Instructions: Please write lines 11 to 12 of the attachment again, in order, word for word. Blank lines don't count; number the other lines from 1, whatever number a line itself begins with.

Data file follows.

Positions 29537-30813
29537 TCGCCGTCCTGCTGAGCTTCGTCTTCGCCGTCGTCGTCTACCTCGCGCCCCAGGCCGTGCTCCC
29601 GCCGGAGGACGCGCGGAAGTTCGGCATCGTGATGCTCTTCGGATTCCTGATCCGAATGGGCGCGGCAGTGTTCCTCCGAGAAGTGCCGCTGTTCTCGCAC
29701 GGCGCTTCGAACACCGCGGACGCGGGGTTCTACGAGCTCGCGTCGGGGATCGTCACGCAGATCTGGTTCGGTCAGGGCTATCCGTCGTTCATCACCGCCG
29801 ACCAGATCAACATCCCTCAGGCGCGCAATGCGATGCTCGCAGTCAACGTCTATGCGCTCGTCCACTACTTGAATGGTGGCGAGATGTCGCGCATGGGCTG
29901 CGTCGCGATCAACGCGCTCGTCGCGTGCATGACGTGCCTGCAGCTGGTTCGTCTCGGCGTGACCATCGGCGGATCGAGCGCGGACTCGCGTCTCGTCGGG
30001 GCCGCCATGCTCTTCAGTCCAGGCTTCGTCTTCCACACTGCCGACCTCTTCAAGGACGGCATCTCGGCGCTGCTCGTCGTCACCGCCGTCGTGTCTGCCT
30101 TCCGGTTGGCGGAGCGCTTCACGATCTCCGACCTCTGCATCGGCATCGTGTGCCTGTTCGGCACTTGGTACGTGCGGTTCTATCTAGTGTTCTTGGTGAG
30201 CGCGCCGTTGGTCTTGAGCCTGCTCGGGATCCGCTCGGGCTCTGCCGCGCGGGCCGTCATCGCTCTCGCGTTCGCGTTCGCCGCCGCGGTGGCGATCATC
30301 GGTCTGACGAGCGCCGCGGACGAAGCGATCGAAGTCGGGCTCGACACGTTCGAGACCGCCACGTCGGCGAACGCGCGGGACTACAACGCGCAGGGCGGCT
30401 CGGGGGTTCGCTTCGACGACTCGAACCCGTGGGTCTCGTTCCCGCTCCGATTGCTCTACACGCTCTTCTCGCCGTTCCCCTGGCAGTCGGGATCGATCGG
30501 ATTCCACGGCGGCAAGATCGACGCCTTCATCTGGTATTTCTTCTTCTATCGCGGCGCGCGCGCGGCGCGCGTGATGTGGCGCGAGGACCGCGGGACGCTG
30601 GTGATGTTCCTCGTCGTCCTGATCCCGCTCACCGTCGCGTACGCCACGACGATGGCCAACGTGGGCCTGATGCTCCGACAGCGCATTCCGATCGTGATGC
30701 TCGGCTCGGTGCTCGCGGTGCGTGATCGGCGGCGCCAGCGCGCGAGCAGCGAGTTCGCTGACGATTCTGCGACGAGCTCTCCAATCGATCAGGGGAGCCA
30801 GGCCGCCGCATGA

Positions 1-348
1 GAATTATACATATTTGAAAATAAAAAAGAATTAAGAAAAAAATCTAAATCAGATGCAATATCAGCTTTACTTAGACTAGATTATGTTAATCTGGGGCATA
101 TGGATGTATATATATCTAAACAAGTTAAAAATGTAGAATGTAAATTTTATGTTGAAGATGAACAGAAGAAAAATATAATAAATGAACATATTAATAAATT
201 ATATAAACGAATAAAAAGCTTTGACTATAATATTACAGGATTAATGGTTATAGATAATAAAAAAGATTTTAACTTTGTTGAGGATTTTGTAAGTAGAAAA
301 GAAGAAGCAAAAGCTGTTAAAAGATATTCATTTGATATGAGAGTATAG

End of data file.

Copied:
30401 CGGGGGTTCGCTTCGACGACTCGAACCCGTGGGTCTCGTTCCCGCTCCGATTGCTCTACACGCTCTTCTCGCCGTTCCCCTGGCAGTCGGGATCGATCGG
30501 ATTCCACGGCGGCAAGATCGACGCCTTCATCTGGTATTTCTTCTTCTATCGCGGCGCGCGCGCGGCGCGCGTGATGTGGCGCGAGGACCGCGGGACGCTG